Arch’s mkinitcpio Get Boost to v39, Here’s What’s New

mkinitcpio 39 enhances boot speed with uncompressed cpio adjustments, ARM zImage support, a new ACPI hook, and more.

For those coming from the Arch ecosystem, mkinitcpio is a familiar tool. For others, let us clarify that it generates initial ramdisk environments (similar to Dracut or Booster) used during the boot process.

Essentially, it’s a Bash script that creates a compressed file system image that includes everything necessary to support the boot process before the main root filesystem is mounted.

The recent mkinitcpio 39 release brings several important updates and new features to enhance functionality and improve user experience. Here’s what it’s all about.

mkinitcpio 39 Highlights

mkinitcpio 39
mkinitcpio 39

This update highlights the deprecation of global variables for accessing command-line parameters. Previously, scripts (known as hooks) that modify the boot process could use global variables to obtain these parameters.

Moving forward, mkinitcpio encourages developers to use the getarg function instead. What necessitates this change? In short, it is part of a broader effort to modernize the tool and improve its robustness and security.

Moreover, the latest release introduces support for ARM zImage, expanding mkinitcpio’s compatibility with different architectures—a welcome addition for developers working on ARM-based systems. Additionally, mkinitcpio 39 debuts a new hook, “install/acpi_override,” which facilitates ACPI table upgrades and overrides, further extending the tool’s customization capabilities.

Regarding changes to mkinitcpio itself, the placement of compressed files has been adjusted. They are now included in the early, uncompressed cpio instead of the compressed cpio. This modification avoids the inefficiency of double-compressing files, which can enhance boot speed, particularly on systems with less powerful CPUs.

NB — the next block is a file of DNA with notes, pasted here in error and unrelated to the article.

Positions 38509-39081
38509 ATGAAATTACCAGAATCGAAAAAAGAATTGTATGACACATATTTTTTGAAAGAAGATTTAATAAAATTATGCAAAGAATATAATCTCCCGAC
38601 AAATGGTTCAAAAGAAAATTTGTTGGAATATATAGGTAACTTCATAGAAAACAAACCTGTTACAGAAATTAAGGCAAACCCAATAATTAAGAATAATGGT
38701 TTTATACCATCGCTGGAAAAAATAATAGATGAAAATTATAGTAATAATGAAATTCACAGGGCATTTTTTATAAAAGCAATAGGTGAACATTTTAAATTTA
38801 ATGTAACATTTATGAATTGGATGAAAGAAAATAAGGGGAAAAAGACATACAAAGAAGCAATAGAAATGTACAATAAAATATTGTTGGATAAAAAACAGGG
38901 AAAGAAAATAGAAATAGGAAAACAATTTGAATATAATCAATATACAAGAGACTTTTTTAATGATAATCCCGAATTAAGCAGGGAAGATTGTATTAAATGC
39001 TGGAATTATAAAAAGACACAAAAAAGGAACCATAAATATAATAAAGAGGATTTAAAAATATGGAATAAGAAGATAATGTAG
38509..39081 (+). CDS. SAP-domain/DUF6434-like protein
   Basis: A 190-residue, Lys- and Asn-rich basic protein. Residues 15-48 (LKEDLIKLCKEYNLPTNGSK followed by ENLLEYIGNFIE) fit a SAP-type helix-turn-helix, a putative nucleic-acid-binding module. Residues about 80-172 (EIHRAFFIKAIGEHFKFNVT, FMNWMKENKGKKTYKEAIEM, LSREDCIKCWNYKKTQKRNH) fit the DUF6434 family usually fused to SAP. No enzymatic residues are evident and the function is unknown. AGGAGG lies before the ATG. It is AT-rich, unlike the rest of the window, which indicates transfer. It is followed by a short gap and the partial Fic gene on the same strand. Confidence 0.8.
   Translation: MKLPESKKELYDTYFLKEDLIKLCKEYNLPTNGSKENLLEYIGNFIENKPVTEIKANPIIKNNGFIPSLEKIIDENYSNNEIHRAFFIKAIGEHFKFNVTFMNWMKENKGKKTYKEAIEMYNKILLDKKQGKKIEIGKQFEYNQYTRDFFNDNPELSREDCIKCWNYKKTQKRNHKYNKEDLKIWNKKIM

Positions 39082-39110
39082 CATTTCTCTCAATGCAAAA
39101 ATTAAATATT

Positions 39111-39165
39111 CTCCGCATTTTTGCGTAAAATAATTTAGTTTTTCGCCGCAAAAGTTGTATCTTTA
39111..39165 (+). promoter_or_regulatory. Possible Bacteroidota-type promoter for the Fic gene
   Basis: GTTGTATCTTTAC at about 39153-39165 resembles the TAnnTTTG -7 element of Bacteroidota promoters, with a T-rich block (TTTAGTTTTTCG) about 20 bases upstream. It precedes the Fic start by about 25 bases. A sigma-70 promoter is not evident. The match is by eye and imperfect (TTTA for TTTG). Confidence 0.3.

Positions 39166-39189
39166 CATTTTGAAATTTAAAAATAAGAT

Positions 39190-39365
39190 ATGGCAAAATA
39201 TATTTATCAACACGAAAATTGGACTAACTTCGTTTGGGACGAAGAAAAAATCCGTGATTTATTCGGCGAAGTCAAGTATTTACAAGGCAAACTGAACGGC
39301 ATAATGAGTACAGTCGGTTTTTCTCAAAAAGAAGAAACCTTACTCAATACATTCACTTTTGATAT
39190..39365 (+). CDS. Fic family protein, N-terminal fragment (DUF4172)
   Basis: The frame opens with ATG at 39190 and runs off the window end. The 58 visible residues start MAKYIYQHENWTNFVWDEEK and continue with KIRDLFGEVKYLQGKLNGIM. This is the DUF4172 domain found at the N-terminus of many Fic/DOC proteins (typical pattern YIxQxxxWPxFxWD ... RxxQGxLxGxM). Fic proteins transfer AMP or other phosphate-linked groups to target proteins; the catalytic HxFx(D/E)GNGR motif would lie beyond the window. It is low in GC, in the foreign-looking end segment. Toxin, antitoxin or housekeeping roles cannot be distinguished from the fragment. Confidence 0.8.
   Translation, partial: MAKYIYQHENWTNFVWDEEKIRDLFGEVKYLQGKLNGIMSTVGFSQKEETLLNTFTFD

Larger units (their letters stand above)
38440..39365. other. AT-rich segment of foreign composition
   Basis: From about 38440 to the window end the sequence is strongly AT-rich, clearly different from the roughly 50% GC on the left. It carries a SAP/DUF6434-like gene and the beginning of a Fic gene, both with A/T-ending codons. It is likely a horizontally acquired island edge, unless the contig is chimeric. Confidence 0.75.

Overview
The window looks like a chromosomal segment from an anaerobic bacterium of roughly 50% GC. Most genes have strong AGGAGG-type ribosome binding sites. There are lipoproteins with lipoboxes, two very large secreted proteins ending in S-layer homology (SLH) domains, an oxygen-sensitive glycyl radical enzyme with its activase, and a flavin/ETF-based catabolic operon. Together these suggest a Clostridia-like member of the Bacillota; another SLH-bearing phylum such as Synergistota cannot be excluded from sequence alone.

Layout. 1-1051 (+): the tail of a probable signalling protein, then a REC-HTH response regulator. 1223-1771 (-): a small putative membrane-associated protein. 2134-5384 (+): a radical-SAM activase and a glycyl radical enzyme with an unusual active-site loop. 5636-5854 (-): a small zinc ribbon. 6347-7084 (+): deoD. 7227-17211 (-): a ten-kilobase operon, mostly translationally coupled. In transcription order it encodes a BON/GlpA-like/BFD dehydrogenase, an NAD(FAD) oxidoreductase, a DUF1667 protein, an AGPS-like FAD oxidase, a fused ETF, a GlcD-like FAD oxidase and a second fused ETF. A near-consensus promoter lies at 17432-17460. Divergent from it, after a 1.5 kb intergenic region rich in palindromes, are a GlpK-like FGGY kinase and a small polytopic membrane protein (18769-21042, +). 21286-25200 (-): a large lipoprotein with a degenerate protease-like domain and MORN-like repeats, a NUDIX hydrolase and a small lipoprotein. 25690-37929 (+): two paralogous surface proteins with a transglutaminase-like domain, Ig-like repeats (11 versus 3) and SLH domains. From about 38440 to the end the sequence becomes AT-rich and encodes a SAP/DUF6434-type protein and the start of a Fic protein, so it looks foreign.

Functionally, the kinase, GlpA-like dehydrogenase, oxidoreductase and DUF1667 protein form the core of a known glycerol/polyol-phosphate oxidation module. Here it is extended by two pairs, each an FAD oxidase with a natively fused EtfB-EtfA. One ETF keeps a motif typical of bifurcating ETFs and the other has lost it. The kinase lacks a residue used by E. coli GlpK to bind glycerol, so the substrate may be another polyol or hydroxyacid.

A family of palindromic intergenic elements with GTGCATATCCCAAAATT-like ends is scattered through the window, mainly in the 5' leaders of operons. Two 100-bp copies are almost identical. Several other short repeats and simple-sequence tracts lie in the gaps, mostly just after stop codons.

Furthermore, the tool now defaults to decompressing module and firmware files during the boot process, which was previously a manual setting.

Other improvements include changes to file handling commands like add_file and add_dir_early, which enhance the tool’s flexibility and functionality. For example, add_file now supports copying from file descriptors, allowing for more dynamic file operations during the boot process.

mkinitcpio 39 also updates lsinitcpio, a companion tool that lists, analyzes, and extracts from the initramfs images. It now supports new formats and provides more detailed output, which can be crucial for debugging and development.

Continuing with the changes, the packaging of mkinitcpio has also seen refinements, such as the integration of “mkinitcpio-generate-shutdown-ramfs.service” with various system targets to ensure smoother transitions during system power states like rebooting or shutting down.

Lastly, developers have also focused on refining the usability of mkinitcpio with various enhancements and bug fixes. These include improvements to how modules and files are included in the ramdisk, adjustments to default file permissions to enhance security, and more.

Check out the changelog for more details and the complete list of novelties in mkinitcpio 39. 

Bobby Borisov

Bobby Borisov

Bobby, an editor-in-chief at Linuxiac, is a Linux professional with over 20 years of experience. With a strong focus on Linux and open-source software, he has worked as a Senior Linux System Administrator, Software Developer, and DevOps Engineer for small and large multinational companies.

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